#Coding4Fun – How to control your #drone with 20 lines of code! (21/N)

Buy Me A Coffee

Hi !

In my post series I already wrote about how to detect faces. We can do this with a camera and OpenCV. However, a drone can also be moved on command, so let’s write some lines to detect a face, and calculate the orientation and distance of the detected face from the center camera of the camera.

In order to do this, 1st let’s draw a grid in the camera frame, and once a face is detected, let’s show the distance and orientation from the center.

face detected on camera and calculate position from center

Let’s start with a Grid. The idea is to create a 3×3 grid in the camera frame, and use the center cell as reference for the detected objects. The code to create a 3×3 grid is this one:

def displayGrid(frame):
    # Add a 3x3 Grid
    cv2.line(frame, (int(camera_Width/2)-centerZone, 0)     , (int(camera_Width/2)-centerZone, camera_Heigth)    , lineColor, lineThickness)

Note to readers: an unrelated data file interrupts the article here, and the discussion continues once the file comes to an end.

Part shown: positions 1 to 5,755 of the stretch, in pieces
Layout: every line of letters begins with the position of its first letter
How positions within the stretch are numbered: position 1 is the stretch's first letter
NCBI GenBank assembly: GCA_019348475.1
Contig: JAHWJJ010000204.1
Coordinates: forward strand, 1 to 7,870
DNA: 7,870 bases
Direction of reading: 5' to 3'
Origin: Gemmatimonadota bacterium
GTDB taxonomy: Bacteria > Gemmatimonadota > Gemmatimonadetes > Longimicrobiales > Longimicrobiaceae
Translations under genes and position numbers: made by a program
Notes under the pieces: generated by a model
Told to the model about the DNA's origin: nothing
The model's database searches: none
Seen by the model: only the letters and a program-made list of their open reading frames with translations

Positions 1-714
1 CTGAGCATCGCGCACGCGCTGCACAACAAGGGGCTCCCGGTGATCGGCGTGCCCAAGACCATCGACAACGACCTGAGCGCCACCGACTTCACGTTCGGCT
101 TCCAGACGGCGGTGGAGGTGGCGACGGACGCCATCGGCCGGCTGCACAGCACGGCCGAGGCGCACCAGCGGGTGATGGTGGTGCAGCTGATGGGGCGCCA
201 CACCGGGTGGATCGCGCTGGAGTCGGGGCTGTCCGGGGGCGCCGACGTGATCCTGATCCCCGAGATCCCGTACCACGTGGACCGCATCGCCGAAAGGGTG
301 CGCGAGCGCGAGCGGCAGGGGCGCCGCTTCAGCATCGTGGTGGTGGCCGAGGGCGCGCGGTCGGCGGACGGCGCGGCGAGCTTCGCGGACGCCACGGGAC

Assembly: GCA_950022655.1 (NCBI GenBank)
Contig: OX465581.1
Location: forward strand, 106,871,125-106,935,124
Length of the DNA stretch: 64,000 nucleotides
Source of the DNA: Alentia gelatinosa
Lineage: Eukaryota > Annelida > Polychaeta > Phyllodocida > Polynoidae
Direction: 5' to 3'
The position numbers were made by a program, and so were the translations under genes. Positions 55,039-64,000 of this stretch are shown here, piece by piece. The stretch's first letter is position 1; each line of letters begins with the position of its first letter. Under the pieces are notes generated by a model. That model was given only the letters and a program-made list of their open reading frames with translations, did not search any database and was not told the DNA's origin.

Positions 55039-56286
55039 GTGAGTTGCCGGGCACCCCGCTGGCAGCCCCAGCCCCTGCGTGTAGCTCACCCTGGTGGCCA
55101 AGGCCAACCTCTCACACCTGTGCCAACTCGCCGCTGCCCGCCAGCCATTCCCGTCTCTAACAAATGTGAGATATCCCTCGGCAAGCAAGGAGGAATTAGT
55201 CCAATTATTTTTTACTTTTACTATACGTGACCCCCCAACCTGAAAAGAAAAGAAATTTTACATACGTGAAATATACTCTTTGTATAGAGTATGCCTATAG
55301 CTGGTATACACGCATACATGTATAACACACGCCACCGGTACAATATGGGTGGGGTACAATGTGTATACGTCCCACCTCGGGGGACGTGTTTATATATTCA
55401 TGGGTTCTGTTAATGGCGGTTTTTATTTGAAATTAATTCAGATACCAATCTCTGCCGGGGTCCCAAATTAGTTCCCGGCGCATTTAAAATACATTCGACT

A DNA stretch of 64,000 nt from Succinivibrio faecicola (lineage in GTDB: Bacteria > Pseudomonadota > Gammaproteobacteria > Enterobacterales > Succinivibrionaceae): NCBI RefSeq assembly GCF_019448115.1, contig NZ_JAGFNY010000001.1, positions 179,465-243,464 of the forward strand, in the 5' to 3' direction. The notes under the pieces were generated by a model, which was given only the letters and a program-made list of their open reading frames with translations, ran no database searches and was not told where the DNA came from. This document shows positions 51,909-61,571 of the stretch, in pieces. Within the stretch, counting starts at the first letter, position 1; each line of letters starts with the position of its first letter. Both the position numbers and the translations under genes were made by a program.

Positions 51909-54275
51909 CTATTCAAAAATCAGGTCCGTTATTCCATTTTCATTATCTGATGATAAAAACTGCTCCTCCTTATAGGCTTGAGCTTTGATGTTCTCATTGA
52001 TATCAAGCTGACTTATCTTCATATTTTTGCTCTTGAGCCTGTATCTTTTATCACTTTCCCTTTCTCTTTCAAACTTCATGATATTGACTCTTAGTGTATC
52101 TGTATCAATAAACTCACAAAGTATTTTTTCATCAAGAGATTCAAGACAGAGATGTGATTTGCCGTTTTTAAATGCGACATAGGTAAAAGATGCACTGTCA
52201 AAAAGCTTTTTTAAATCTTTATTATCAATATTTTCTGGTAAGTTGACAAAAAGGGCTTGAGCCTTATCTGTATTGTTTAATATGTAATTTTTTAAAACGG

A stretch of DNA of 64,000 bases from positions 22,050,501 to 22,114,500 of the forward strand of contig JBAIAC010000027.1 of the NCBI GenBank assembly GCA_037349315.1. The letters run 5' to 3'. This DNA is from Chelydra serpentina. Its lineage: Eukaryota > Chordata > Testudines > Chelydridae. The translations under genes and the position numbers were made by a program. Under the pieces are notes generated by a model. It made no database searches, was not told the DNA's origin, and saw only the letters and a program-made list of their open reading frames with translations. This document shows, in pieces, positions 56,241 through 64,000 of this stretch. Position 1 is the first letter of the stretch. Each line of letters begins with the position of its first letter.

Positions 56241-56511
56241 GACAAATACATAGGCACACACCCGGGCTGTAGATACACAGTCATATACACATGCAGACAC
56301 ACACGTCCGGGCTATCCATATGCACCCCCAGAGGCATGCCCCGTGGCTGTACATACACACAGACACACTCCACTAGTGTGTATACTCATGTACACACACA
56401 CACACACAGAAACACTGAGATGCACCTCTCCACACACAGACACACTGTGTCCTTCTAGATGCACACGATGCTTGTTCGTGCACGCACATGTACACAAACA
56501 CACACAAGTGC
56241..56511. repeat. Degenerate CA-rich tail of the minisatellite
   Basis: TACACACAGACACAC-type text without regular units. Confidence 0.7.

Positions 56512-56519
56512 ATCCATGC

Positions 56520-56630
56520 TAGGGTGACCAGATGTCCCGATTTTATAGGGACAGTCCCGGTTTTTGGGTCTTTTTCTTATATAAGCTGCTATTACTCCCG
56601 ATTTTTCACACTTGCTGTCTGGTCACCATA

cv2.line(frame, (int(camera_Width/2)+centerZone, 0)     , (int(camera_Width/2)+centerZone, camera_Heigth)    , lineColor, lineThickness)
    cv2.line(frame, (0, int(camera_Heigth / 2) - centerZone), (camera_Width, int(camera_Heigth / 2) - centerZone), lineColor, lineThickness)
    cv2.line(frame, (0, int(camera_Heigth / 2) + centerZone), (camera_Width, int(camera_Heigth / 2) + centerZone), lineColor, lineThickness)

# Camera Settings
camera_Width  = 1024 # 1280 # 640
camera_Heigth = 780  # 960  # 480
centerZone    = 100

# GridLine color green and thickness
lineColor = (0, 255, 0) 
lineThickness = 2

We use the line() function on OpenCV, and do some calculations to get the starting and endpoint for the 4 lines for the grid: 2 vertical lines and 2 horizontal lines. For this demo, I’ll implement this in my main webcam.

drone 3x3 grid in the camera frame

Based on my face detection samples and other samples in GitHub (see references), now I’ll calculate the position of the detected face (with x, y, h, w) from the center of the camera:

def calculatePositionForDetectedFace(frame, x, y, h , w):
    # calculate direction and relative position of the face
    cx = int(x + (w / 2))  # Center X of the Face